System Usability and User Mental Models of Three Verifiable, End-to-end Voting Methods: Helios, Prêt à Voter, and Scantegrity II
Acemyan, Claudia Ziegler
Kortum, Philip T
Doctor of Philosophy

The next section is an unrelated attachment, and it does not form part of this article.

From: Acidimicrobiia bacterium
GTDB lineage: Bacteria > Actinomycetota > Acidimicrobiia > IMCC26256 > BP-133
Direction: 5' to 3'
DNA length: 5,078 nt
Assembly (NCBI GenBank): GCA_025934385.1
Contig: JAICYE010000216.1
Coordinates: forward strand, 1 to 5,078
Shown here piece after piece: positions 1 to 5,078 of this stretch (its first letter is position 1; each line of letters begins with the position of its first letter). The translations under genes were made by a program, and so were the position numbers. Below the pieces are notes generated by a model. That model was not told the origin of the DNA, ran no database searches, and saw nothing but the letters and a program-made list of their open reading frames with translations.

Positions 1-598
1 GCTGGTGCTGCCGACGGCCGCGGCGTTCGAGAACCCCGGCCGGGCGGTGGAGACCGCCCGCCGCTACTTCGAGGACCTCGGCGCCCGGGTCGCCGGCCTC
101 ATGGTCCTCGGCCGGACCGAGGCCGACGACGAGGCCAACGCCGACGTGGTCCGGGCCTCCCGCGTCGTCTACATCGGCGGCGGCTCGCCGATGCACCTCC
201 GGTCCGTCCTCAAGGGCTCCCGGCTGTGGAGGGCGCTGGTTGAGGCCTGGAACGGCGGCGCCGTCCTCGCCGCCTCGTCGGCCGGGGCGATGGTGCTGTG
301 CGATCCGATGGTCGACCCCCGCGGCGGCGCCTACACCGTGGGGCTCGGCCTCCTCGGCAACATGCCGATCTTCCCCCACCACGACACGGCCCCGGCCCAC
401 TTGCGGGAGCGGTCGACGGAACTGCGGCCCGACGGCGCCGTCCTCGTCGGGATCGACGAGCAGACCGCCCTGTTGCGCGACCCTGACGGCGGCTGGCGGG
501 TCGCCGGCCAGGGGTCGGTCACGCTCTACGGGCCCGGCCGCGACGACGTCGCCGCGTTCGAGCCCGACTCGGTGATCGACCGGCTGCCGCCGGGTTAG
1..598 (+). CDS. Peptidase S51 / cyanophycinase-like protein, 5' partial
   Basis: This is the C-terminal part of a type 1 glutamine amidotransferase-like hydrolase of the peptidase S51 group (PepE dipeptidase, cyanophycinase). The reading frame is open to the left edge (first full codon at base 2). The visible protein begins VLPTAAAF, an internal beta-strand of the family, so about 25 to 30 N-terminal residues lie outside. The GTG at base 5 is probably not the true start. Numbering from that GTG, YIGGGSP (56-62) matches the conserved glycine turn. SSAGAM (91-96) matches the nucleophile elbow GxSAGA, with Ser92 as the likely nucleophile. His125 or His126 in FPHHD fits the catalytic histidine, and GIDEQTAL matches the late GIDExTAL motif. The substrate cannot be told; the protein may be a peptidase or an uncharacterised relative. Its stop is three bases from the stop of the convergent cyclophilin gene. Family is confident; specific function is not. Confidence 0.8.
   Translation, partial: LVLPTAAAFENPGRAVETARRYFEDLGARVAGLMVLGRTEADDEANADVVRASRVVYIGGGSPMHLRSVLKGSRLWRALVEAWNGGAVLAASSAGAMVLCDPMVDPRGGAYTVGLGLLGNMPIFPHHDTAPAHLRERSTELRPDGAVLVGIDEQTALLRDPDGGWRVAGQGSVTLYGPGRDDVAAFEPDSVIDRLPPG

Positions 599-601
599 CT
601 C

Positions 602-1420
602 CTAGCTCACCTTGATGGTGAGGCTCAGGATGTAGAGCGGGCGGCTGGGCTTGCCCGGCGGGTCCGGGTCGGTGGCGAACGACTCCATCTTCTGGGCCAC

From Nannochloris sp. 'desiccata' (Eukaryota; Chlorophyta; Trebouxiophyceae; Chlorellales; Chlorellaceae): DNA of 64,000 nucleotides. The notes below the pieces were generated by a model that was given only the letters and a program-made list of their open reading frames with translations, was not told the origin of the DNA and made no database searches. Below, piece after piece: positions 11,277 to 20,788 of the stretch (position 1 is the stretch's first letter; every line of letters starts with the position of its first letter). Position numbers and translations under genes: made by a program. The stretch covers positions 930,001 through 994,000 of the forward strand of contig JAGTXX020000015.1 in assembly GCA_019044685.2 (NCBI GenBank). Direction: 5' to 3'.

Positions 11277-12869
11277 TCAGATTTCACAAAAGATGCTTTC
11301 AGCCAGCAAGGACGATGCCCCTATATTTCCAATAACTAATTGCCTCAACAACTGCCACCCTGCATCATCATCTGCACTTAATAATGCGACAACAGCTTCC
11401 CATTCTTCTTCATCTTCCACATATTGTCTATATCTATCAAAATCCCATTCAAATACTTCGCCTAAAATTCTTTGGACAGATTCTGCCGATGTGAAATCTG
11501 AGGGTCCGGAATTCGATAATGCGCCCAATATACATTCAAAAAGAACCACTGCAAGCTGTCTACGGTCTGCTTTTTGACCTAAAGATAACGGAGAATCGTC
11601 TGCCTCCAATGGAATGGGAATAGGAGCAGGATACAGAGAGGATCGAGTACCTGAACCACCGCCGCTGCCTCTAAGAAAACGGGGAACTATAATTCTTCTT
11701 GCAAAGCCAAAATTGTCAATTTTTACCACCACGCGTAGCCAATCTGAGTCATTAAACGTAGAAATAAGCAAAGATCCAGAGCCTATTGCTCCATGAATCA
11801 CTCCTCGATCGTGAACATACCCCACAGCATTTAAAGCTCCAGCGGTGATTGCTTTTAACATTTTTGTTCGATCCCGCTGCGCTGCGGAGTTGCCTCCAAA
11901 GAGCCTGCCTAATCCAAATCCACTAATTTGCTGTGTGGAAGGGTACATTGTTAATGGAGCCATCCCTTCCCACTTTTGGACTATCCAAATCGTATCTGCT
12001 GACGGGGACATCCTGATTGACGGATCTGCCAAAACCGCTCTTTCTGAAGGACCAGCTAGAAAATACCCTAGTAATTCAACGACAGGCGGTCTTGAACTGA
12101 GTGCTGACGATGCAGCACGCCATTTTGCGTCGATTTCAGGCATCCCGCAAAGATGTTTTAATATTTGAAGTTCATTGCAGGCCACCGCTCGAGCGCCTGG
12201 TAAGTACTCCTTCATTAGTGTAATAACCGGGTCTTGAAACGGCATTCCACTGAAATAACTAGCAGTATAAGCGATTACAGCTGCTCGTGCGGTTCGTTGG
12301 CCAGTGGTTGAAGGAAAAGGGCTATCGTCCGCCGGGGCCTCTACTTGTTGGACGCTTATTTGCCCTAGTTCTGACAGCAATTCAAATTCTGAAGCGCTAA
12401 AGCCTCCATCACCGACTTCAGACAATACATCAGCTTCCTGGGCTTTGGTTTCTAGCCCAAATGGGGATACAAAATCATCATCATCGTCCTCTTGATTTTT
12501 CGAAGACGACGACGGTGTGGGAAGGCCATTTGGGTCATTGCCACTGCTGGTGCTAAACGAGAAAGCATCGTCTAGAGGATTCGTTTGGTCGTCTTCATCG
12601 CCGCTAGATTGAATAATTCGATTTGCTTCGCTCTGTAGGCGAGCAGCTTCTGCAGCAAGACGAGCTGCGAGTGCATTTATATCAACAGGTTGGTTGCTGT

There are many ways voting systems can be maliciously attacked so that election outcomes are altered. In response, voting security experts developed end-to-end (e2e), verifiable voting methods. These systems were intended to be secure, accurate, reliable, and transparent, while still preserving voter anonymity. What is not clear is if these complex, novel systems, which allow voters to check on their ballots after voting, will be usable by every voter. If voting methods are unusable, negative ramifications like disenfranchisement and altered election outcomes could occur. For this reason, system usability and voter mental models of e2e systems must be understood. To address this lacuna in voting research, three e2e methods representative of voter verifiable technologies were studied: Helios, Prêt à Voter, and Scantegrity II. Four studies were conducted. In the first study, baseline usability data was collected. By having participants vote with each system in a mock election, it was found that the systems were difficult, if not impossible, to use. Only 58% of voters were able to cast a ballot, and fewer were able to verify their vote. In the second study, the behavioral errors that led to ballot casting and vote verification event failures were identified, and potential contributing system design deficiencies were discussed. This study revealed that a few design details were driving most of the observed failures, of which all can be fixed. In the third study, voters’ mental models for each voting system were explored. The data supported the claim that voters did not have comprehensive mental models accounting for how the systems work; rather their models emphasized how-to-vote procedures, which were not always correct. In the fourth study it was asked if voters even wanted to use the verification systems, and if they did, what form of verification they would expect. Sixty-five percent of voters indicated that they would be interested in checking that their ballot was cast. As for the preferred form of verification, there was not a consensus—indicating that a diverse set of expectations will need to be accounted for when developing the systems. In conclusion, the tested e2e systems were not easily usable by voters, fully understood by them, or in a form that voters might have expected. Yet the system problems observed can be fixed, and voters seem to support the idea of auditable voting systems—meaning future effort should be spent improving upon the next generations of e2e systems so that all voters can use secure, accurate, transparent, and reliable voting systems.